3. What are your 3 top tips for keeping a journal or for getting started?
Give yourself the gift of a new journal. There are hundreds of journals just waiting to become your best friend. You’ll know it when you find it. Buy it or make it and then find it’s companion - a favorite pen. You know which one: the thin or thick stream of ink on paper, the fat or skinny barrel to hold, and the color that you always gravitate to. Then carving just five minutes out of your day to be with yourself and your journal.
Give yourself just five minutes! “Five minutes?” I hear ya – life is busy. But that’s only five out of 1,440 minutes in a day. You’re worth five minutes or ten or twenty. When I learned these journaling techniques and was out of a group and on my own -- I panicked. I won’t be disciplined to write. I won’t take the time to write. I won’t continue to write. How wrong I was. I had seen the results I accomplished in a group setting and knew whole-heartily how effect journaling is but to do it on my own -- whew, that took guts, gumption and a strong desire to give myself what I really wanted to do – I just wasn’t sure how to start without being told: get ready, get set, go. It started for me with my relationship with my coffee maker. When I was drinking coffee and hanging around the kitchen waiting for the darn thing to hurry up and heat the water and then watching it slowly drip the elixir of my first cup of the day. My start of the day (or so I told myself). I soon realized I had my timed five minutes. The house was quiet, I was alone in the kitchen and I grabbed my journal, poured water into the coffee maker and added fresh coffee grounds and then hit “start” -- and wrote until the little red light lit up and a small ding was heard in the recesses of my mind that my coffee was ready and I took my pen off the journal page(s). I started making 6 cup, 8 cup and 10 cup pots of coffee just to get a little extra time to write trying to beat the coffee maker to complete a thought that had literally bubbled up from somewhere inside of ME. Another scenario I use is to allow myself one page to write. Only one page. Using one of the techniques I would only write what one page could hold. My bold penmanship became smaller and smaller, just to keep writing the thoughts that wanted to get out and be heard.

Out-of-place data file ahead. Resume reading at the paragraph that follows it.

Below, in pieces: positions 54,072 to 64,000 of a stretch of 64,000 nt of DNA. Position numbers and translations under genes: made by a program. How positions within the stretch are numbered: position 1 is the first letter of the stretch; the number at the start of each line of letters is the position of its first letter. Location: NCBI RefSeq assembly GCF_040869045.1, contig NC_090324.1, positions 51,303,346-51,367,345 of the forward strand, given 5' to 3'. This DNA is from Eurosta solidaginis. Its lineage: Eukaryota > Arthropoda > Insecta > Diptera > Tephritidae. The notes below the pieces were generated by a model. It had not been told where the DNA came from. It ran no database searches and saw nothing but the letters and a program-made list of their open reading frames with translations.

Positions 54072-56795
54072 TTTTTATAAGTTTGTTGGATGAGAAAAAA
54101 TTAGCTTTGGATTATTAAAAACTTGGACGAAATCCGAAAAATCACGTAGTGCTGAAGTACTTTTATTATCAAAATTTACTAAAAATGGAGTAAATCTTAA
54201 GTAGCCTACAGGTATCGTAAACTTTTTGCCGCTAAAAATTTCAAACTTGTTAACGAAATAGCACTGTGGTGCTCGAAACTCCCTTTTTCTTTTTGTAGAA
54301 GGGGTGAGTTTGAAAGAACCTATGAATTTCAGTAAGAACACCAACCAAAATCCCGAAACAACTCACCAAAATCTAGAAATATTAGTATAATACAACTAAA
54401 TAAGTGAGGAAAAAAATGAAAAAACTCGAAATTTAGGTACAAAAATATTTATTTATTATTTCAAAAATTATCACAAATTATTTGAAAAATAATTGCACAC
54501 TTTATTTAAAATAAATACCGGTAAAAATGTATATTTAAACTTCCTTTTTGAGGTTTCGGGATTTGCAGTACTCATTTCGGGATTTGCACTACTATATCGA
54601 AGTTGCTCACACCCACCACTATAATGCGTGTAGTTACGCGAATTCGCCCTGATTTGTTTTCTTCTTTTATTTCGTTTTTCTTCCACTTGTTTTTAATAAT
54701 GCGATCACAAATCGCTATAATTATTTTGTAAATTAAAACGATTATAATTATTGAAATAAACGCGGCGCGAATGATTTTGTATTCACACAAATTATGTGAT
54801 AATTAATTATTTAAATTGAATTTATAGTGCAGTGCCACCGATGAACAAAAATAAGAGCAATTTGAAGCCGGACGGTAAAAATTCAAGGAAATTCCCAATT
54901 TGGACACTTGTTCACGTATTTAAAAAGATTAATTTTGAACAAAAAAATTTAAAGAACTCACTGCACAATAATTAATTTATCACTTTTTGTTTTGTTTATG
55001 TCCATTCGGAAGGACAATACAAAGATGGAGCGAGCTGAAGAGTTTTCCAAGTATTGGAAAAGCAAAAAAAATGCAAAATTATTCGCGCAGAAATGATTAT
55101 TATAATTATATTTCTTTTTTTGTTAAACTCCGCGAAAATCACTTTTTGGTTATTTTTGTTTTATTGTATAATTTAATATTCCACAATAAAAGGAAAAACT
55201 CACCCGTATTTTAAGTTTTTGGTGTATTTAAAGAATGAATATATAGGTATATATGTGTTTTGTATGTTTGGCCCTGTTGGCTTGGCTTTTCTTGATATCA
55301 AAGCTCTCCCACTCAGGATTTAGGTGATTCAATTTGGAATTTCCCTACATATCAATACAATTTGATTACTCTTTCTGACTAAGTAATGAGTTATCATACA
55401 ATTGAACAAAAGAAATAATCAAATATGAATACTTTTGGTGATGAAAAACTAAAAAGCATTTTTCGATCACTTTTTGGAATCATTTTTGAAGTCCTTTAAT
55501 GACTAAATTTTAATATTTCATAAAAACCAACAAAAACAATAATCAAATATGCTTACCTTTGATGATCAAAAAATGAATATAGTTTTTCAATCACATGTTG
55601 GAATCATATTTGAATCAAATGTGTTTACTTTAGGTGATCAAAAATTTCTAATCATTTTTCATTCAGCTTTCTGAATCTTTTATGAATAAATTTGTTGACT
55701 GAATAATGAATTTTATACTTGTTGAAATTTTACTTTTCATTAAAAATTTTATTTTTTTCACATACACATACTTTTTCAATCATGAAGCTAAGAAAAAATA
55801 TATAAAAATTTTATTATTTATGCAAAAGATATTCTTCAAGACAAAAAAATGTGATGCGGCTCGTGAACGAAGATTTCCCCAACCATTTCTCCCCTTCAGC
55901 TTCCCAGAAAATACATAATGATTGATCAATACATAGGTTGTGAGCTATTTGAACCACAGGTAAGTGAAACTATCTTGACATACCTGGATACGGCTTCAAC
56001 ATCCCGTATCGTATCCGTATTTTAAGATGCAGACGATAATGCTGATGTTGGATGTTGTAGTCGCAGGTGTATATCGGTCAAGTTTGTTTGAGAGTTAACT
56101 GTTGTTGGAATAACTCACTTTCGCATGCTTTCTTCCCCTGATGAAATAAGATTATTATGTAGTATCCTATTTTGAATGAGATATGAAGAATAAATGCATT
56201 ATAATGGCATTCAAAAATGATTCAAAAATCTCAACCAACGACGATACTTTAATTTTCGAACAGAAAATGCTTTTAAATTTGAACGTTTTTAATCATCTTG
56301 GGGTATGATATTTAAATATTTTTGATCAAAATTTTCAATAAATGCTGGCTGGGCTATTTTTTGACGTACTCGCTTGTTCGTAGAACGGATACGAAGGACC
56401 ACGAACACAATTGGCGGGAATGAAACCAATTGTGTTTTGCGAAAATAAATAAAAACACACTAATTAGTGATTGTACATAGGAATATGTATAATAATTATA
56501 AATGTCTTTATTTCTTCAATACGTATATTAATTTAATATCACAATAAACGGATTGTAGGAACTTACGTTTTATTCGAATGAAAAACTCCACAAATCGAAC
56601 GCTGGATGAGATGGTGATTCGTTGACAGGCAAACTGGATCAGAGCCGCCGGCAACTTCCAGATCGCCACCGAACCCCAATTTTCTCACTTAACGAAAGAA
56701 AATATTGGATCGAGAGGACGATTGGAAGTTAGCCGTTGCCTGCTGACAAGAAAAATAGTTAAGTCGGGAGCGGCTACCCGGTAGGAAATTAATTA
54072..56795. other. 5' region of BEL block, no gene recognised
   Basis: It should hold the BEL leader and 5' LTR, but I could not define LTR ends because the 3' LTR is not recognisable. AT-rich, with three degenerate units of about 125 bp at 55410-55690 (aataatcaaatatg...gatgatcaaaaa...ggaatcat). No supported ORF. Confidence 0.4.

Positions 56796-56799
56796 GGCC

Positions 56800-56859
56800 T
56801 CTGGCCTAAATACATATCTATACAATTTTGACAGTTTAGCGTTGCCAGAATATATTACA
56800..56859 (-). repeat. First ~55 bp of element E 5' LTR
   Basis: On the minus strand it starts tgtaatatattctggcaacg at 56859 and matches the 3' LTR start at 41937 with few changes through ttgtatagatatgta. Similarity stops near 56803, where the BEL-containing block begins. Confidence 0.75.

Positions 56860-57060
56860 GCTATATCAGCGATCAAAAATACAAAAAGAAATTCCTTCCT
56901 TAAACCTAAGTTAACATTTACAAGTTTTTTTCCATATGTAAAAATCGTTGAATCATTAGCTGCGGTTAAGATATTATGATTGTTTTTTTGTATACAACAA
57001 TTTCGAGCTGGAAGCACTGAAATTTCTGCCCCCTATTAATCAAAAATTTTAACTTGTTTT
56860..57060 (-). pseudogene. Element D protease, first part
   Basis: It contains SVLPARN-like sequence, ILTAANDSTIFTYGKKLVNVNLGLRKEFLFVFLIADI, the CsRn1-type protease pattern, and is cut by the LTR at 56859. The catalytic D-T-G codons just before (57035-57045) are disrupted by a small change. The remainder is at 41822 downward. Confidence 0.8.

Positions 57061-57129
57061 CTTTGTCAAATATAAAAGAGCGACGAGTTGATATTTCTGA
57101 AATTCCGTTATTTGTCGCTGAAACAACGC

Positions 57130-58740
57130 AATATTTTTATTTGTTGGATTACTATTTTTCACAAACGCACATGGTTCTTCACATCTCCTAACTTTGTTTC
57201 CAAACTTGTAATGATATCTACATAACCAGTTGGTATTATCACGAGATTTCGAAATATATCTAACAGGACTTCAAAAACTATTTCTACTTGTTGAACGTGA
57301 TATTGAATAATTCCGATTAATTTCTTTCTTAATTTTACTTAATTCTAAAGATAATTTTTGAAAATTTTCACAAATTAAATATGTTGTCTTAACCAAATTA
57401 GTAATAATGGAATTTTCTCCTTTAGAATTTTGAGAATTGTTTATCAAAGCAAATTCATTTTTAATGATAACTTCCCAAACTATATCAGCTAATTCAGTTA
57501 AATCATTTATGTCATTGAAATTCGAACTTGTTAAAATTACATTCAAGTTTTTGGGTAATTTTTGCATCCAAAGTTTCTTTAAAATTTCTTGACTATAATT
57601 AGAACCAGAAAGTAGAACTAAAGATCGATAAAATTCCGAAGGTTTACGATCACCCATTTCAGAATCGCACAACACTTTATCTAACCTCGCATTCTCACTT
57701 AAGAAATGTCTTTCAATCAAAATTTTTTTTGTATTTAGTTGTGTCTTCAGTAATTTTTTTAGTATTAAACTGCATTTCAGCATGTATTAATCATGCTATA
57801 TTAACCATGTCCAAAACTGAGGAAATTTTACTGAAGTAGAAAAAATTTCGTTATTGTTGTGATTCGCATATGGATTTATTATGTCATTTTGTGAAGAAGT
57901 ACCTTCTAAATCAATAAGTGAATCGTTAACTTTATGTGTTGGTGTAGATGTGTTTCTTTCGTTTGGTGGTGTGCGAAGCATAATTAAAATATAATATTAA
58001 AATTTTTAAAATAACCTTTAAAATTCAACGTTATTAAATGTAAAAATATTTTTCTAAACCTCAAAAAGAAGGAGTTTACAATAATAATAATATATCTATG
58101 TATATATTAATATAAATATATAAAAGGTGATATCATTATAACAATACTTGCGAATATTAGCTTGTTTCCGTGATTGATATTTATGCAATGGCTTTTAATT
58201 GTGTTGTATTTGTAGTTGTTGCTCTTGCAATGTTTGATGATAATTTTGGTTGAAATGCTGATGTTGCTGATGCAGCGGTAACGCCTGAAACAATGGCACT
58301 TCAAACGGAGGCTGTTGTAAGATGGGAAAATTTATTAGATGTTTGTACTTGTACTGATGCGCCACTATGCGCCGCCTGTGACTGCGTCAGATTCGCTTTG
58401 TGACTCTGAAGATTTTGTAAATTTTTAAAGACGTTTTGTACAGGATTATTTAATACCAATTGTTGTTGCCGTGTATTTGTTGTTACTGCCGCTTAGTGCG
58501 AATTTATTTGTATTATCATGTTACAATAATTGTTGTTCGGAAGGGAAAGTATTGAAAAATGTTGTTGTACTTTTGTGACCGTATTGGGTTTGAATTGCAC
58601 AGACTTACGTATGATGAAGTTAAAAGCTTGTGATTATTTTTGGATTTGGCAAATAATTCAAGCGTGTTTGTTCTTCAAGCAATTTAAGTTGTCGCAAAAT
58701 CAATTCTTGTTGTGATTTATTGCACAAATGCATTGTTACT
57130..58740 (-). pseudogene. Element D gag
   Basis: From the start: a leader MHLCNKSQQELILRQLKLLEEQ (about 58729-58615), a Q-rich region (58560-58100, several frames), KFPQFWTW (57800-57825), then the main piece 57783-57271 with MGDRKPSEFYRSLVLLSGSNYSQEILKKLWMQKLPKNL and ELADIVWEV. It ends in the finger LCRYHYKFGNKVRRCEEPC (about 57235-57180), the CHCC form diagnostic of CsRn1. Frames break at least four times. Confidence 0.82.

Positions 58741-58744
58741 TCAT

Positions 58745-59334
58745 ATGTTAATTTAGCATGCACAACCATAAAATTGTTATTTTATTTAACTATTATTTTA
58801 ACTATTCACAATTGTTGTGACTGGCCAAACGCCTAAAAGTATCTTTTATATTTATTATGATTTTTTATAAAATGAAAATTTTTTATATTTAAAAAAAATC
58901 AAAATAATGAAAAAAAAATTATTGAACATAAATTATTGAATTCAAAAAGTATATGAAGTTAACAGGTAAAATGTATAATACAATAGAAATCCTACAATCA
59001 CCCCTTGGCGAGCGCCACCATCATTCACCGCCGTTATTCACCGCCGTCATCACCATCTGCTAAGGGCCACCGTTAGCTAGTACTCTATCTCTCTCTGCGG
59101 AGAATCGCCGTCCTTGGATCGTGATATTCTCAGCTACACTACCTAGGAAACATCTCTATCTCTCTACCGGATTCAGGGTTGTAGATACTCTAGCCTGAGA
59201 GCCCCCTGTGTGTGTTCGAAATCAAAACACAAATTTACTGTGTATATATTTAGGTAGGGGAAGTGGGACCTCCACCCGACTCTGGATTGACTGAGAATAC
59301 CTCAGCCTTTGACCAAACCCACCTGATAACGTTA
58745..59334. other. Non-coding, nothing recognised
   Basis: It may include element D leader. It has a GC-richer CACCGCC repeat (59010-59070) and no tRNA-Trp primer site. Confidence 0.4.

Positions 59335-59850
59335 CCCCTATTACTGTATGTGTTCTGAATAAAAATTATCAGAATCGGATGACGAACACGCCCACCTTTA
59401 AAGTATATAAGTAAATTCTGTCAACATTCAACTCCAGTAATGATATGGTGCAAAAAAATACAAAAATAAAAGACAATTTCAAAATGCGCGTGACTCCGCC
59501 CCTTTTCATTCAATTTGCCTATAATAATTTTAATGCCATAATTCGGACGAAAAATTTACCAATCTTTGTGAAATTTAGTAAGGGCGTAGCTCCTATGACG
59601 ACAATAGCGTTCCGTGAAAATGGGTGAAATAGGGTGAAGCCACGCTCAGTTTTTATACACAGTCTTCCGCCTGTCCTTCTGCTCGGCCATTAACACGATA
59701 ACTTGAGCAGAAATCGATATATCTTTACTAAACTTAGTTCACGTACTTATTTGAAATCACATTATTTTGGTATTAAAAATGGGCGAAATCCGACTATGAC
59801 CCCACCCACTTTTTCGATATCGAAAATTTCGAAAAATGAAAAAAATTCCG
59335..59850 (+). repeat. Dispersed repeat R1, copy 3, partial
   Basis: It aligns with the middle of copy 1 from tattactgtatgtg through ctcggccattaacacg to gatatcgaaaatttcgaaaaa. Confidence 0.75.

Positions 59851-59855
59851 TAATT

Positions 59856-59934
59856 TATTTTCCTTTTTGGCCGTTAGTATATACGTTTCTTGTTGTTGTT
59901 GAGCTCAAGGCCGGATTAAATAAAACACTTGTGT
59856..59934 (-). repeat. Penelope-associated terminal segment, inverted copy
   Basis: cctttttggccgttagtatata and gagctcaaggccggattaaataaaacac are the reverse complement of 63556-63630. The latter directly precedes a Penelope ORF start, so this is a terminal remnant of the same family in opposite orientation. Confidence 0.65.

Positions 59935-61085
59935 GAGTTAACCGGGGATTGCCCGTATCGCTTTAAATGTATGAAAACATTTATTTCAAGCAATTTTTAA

4. Leave us a favorite prompt or journal technique we can use in our journals.
Journal writing is a personal journey with yourself: to discover yourself, to actually hear yourself honestly and to acknowledge that YOU have the answers to your deepest questions. Your journal is never judgmental, will always agree with you, constantly right, it will make you laugh and understand your tears and is the best listening partner you will ever meet. Journal writing will become a daily routine that gives you the complete freedom to be with yourself and the joy of knowing just who you are from the inside out.
Your Journal Tour prompt:
Springboard (a question or statement as a jumping off place to start writing.) From the Beatles and Sgt. Pepper: WITH A LITTLE HELP FROM MY FRIENDS